Yes, we all realize that this is a non-ideal situation, and that the port is moving much slower than anyone of us would like. The best way anyone could help move the port forward would be by helping to write or review patches for any issue not yet finished in the list of things to do before the next 5.x release. Mostly, that means reviewing the $node namespace patches in the issue I linked to above. The unfortunate part of this issue is that it is huge, but really boring. And none of the sites run by the project* maintainers use a combination of modules that actually causes this bug to reveal itself. But at the same time, we realize that lots of project* users *do* use such a combination of modules (eg. they use pathauto with project), and so we need to fix this bug soon.
So there are numerous big issues affecting Drupal.org which will be solved as part of the Drupal 6 port, but the main issue holding back the port from even starting is an issue which does not even affect drupal.org (and therefore is not going forward on any reasonable speed).
In summary, there are difficulties in how improvements on drupal.org are expected by some people right now instead of after an upgrade, and the maintainers are taking on work on these items; and issues not affecting drupal.org holding back our most important upgrade ever. So you can help at least three ways with the project module upgrade:
Put away some of your cool feature ideas for project modules on drupal.org for now. Let's focus on porting and bugfixing or we are not going to get over new feature requests anytime soon.
Help test and fix existing issues in the Drupal 6 port of project module. It at least has Views integration issues coming from the RC2 API changes in Views. See my pending patch at http://drupal.org/node/157694#comment-1069892 which still needs work.
We definitely need your help in many ways. Let's do good for the drupal.org upgrade / redesign!
The first steps to get to a better drupal.org is (1) to see what we have, (2) keep what we are going to use forward, (3) implement migration paths for whatever we drop and (4) start adding functionality afterwards. In my previous blog post I referenced my report titled Where we are with Drupal.org modules vs. Drupal 6? which covered some of (1), and provided some ideas for cleaning up for decisions in (2).
At the start of the redesign, ideas of single sign on for drupal.org subsites, splitting out project management to its own subsite or merging all subsites into one were tossed around. A single unified node id space among subsites was discussed but more concrete implementation details were not made up. So there are lots of bigger scale infrastructure questions, and we need dedicated people to deal with these, drive the directions, make up solutions.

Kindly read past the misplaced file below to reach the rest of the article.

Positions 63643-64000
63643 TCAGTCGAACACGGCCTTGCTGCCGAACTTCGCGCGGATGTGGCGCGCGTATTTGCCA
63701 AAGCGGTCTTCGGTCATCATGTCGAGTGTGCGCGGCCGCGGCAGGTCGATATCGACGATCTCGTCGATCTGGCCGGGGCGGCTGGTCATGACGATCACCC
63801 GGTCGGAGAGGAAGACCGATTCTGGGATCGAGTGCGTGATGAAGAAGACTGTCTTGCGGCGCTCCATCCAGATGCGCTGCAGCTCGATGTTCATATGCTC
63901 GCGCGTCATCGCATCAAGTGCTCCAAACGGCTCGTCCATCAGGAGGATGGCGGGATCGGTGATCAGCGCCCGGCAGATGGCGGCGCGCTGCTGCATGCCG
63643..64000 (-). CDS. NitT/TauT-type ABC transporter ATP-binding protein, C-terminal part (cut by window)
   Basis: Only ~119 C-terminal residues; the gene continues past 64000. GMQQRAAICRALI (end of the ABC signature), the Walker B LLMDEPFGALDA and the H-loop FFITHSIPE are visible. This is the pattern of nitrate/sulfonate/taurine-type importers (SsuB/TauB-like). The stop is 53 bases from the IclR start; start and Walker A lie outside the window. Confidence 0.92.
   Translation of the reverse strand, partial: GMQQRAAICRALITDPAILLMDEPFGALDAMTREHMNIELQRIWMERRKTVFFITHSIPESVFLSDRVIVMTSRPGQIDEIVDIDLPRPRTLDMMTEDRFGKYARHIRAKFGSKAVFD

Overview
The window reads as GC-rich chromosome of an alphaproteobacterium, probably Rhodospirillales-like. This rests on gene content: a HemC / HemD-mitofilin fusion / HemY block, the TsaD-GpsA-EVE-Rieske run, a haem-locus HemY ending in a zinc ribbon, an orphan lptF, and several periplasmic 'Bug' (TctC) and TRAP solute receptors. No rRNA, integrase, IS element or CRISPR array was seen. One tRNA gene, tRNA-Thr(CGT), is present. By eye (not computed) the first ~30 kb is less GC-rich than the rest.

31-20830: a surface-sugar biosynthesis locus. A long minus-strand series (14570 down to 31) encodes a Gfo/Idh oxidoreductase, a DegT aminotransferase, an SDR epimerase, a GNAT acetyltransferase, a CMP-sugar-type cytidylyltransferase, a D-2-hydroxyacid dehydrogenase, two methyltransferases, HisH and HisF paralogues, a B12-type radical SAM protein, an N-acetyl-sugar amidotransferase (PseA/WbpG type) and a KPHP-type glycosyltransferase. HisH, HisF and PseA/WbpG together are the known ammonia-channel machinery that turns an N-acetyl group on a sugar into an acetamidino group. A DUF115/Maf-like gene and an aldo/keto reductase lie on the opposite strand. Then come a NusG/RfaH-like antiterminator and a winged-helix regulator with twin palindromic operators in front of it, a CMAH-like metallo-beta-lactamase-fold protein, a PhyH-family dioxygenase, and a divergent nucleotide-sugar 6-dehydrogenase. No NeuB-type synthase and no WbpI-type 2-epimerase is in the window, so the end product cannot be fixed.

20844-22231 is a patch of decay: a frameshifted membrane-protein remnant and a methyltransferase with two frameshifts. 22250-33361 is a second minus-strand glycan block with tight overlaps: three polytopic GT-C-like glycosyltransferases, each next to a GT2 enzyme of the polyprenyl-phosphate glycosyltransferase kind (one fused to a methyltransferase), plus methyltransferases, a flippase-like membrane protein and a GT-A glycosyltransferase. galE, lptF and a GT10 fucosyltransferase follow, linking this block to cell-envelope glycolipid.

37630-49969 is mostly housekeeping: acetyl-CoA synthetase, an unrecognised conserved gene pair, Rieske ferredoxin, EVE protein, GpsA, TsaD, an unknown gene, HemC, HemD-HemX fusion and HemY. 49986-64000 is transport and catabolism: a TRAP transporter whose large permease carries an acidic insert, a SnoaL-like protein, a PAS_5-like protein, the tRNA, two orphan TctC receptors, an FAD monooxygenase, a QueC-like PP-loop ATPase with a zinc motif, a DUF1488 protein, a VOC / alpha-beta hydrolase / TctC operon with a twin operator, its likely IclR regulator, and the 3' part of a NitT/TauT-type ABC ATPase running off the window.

To facilitate teamwork, I decided to bring findings in my report to a wiki page and encourage all of you to come and sign up for tasks. The Drupal.org to Drupal 6 upgrade collaboration page is a wiki page which lists major module sets on drupal.org and calls out some ideas / directions we might/should take in each area. There is place for people to sign up and for relevant issues to be posted to have an overview of all the items needed.
While the focus of the page is to update drupal.org modules to Drupal 6 (some of which lag behind considerably, especially project handling related modules), the upgrade itself poses some questions. Some of the functionality is not meaningful to update given new plans. Two examples:
The drupal.module based distributed authentication model for Drupal.org is planned to be OpenID going forward, and we will drop the old drupal.module based authentication scheme. This needs action on drupal.org to set up an OpenID server and provide migration for those using their drupal.org names on sites such as groups.drupal.org for example.
While there are some questions, there are clearly required modules, such as the project module family, without which drupal.org will not live as happy as it is planned to be. There are numerous smaller modules in the drupalorg.module, or items like comment_upload which need attention if you can help out.
Just as I completed my MsC last year at the Budapest University of Technology and Economics (BME), I've been asked to go give context and advice on the possibility of using Drupal with people at the Central European University in Budapest. They were looking at content management systems such as Plone and Drupal and were trying to scope their work and the possibilities they have for converting to an Open Source system.